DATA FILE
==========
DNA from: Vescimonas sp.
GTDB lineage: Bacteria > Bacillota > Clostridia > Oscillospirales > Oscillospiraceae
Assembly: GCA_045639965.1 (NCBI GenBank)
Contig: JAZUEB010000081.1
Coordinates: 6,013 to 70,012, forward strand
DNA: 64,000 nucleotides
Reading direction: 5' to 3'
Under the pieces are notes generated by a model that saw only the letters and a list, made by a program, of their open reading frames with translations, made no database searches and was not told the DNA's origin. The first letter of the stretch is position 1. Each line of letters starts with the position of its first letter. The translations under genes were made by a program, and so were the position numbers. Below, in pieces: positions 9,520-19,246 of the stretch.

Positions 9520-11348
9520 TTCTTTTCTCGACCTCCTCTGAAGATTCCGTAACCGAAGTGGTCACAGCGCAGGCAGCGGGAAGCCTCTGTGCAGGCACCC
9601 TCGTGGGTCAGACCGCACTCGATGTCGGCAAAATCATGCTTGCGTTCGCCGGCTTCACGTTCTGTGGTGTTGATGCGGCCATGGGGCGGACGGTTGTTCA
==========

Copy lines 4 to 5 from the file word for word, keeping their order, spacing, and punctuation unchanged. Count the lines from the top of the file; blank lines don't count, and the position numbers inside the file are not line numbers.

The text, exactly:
Contig: JAZUEB010000081.1
Coordinates: 6,013 to 70,012, forward strand